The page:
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Sustainability

Making Docklands sustainable
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The District

Windows of The District Docklands
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Sustainability - October 2019

01 Oct 2019

Making Docklands sustainable

By Dr. Kaushik Sridhar

For three years in a row, the World Economic Forum’s Global Risk Report has identified climate change as the gravest threat to our planet.

We need to turn our focus on sustainability and living “green” by putting effort into healthy lifestyle changes for our planet that lessen our carbon footprint.

Our home here in Docklands is unique and we need to do our part to protect it! We are surrounded with valuable natural resources. Because this is our home, we should have pride and do what we can to keep it clean and green. With our ever-expanding population, the need to conserve our resources becomes greater and greater.

Life in Docklands is an inherently sustainable proposition. The suburb’s free tram zone, buses and bike lanes make it easy to get around without a car. Walking and biking throughout Docklands are among the great pleasures of the area. Oases like Docklands Park and Ron Barassi Snr Park are destinations for outdoor activities that yield health and environmental benefits.

What can you do?

The products we buy, the amount of water we use and the ways we travel all determine the health of our surroundings. Making changes can be hard. We human beings are creatures of habit, wearing the same clothes, treading the same paths and eating our favourite foods week after week. Disrupting these habits takes effort and sustaining change over time can be even more challenging. Think a lifetime devoted to healthy eating rather than a three-week crash diet.

So, make the change work for you. Want to exercise more? Sign up for a bike-sharing program. Worried about your diet? Try to eat more like a vegetarian. On a budget? Sell reusable items instead of throwing them away.

Buy second-hand. Sometimes a second-hand item purchased from someone you trust is more reliable than a new item. Statistically speaking, products tend to fail when they’re very new or very old.

Using our limited resources doesn’t mean you have to live in discomfort. Whether it’s planting trees at tram or bus stops, making recycling fun and colourful for kids or getting the family to use less plastic; we can implement easy initiatives that reduce their carbon footprint every day.

Bike, walk or take public transportation as often as possible.

Many of our apartment communities are within walking and biking distance to offices, restaurants and shops. Take advantage of the warm summer weather and save petrol by taking short trips on foot or the bike, using the tram for errands like buying groceries or going to the doctor.

Support Solar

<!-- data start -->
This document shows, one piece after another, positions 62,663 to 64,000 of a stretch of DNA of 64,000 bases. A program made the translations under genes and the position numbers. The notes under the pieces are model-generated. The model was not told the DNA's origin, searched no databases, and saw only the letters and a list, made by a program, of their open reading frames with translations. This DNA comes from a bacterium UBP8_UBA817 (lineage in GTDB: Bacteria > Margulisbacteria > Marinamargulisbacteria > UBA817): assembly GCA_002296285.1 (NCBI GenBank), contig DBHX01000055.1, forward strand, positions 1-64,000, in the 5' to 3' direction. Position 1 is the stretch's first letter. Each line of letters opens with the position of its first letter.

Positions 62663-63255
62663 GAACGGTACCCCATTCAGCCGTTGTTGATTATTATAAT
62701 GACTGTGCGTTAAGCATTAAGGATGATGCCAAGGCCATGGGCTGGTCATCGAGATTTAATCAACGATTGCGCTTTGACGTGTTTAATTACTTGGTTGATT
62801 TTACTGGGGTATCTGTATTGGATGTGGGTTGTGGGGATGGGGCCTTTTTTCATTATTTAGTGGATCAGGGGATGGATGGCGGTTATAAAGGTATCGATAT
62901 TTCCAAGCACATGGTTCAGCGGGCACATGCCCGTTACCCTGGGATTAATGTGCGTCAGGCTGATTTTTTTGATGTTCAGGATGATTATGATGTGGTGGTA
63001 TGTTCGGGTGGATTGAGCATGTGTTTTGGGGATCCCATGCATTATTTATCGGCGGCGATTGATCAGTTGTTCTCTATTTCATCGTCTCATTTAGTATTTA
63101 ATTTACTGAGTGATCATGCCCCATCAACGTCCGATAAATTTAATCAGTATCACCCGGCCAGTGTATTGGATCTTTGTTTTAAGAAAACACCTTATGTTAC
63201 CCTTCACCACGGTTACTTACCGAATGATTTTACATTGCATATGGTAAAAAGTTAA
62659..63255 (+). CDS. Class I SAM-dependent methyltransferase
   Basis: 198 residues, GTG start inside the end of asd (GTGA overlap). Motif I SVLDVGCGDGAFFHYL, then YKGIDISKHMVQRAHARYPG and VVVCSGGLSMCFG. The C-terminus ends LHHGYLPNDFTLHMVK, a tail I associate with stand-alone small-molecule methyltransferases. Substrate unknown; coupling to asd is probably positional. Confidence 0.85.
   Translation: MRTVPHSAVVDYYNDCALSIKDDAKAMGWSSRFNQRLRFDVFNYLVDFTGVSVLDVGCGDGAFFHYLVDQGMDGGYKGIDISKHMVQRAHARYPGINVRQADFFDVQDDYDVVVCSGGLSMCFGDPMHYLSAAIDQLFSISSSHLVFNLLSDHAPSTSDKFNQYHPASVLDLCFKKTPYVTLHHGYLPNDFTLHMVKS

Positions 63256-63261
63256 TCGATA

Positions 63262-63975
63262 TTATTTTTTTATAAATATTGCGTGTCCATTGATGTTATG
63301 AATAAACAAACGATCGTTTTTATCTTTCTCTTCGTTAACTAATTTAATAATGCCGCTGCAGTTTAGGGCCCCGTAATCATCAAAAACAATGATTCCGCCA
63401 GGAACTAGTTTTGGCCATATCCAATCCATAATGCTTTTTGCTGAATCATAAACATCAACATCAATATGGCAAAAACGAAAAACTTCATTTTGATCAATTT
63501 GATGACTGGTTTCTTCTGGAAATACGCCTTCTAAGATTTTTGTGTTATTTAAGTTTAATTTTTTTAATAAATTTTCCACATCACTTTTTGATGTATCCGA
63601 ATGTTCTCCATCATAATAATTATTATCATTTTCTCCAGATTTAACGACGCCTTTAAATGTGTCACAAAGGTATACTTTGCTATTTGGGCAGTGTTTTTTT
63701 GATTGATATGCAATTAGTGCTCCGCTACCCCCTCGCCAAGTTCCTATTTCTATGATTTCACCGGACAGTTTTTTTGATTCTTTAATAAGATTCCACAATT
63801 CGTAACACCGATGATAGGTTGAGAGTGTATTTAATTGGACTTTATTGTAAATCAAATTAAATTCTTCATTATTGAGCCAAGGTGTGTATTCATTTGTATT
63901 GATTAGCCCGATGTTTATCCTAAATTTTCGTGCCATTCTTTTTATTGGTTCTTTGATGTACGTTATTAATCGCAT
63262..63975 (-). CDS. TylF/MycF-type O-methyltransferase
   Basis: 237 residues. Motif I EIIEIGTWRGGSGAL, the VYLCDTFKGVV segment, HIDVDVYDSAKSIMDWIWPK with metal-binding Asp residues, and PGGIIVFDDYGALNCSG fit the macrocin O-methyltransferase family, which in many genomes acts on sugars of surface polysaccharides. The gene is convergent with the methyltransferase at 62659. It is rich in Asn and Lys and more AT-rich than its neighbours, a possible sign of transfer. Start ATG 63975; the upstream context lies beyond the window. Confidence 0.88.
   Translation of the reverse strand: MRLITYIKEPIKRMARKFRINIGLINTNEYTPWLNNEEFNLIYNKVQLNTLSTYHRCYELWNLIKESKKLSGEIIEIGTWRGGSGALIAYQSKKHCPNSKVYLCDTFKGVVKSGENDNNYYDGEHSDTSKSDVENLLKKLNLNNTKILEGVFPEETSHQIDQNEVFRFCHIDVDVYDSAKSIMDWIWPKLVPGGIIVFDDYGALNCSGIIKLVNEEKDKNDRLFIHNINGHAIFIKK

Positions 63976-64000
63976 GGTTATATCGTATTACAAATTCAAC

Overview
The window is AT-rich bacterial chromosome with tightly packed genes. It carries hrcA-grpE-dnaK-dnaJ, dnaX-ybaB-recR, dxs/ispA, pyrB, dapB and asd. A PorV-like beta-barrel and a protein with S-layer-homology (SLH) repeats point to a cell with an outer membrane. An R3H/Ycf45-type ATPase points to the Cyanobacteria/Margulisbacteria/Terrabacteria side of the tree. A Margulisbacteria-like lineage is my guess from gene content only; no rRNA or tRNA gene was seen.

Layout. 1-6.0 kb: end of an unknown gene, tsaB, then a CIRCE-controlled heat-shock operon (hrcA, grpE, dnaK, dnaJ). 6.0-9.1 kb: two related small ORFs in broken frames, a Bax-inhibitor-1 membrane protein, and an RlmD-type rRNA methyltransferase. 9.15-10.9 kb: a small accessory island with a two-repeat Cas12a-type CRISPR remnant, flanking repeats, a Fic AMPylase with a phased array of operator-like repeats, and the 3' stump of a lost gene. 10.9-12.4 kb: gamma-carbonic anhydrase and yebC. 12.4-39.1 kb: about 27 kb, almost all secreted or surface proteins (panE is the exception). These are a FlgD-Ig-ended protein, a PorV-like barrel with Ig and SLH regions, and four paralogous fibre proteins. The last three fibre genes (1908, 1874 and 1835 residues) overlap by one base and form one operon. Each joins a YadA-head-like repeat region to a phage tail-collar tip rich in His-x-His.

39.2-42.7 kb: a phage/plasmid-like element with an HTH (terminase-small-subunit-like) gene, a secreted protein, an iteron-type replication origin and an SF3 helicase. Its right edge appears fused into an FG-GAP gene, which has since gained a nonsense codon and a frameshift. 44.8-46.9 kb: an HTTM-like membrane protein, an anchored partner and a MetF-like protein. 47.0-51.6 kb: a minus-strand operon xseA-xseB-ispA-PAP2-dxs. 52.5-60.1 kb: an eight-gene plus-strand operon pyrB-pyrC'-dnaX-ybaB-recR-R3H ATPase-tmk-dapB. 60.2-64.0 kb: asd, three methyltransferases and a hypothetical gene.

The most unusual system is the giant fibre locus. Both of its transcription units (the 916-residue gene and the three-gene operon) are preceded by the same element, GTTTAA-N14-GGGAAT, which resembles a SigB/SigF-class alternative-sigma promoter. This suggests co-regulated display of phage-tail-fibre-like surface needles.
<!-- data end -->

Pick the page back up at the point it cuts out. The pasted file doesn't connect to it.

Every hour, the Earth gets as much energy from the sun as we need to run the entire global economy for a year. If we can increase the fraction of what we harvest and use, we can make a lot of progress towards solving the climate crisis and helping local economies at the same time.

Docklands hasn’t been quick to expand solar power’s wide-scale use. Existing electrical power companies have fought to ensure that alternative energy doesn’t take a bite out of their business.

Community Gardens

By joining a neighbourhood community garden, such as the Docklands Community Garden at Victoria Harbour, Docklanders don’t merely share in farming without getting their hands dirty and get fresh produce. They’re also helping the environment.

For apartment dwellers, start by using your balcony or patio to its fullest extent. You can grow many herbs and vegetables in pots. You don’t have to dig up any ground to be a little bit sustainable. Think about this - if you grow enough herbs and vegetables for just a few meals, it is less you are buying and a little better for the environment. Going green is not an all or nothing thing. Every little bit counts.

Be a leading voice against climate change

Docklands is one of the world’s most vulnerable areas to sea-level rise. Since at least the start of the 20th century, the average global sea-level has been rising. Between 1900 and 2016, the sea level rose by 16–21 cm. More precise data gathered from satellite radar measurements reveal an accelerating rise of 7.5 cm from 1993 to 2017, which is a trend of roughly 30cm per century.

For the east and west coasts of Australia, this happened three times more often in the second half compared to the first half of the 20th century. This effect will continue with more than a tenfold increase in the frequency of extreme sea-levels by 2100 at many locations and a much-increased risk of coastal flooding and erosion, even for a low emissions pathway. The updated possibility of sea level rises caused by climate change predicts Victoria’s coastline could be hit by sea-level rises of two metres or more by 2100, due to the rapid melting of ice sheets in Antarctica and Greenland.

Victoria has set a target of net-zero greenhouse gas emissions by 2050. Victoria has also set a target of deriving 25 per cent of electricity generated by renewable sources by 2020. The City of Melbourne has long been at the vanguard of urban sustainability. As part of state government’s emissions reduction strategy, the council has set goals including greenhouse-gas emissions reduction, eliminating waste sent to landfills, and making sure Melburnians have access to green spaces. The overarching aim for these initiatives is to ensure the quality of life for Docklands residents and visitors. When eating out, spending time outdoors and using public transport, visitors to Docklands can enjoy these elements of green living while contributing to the City of Melbourne’s sustainability goals.

 

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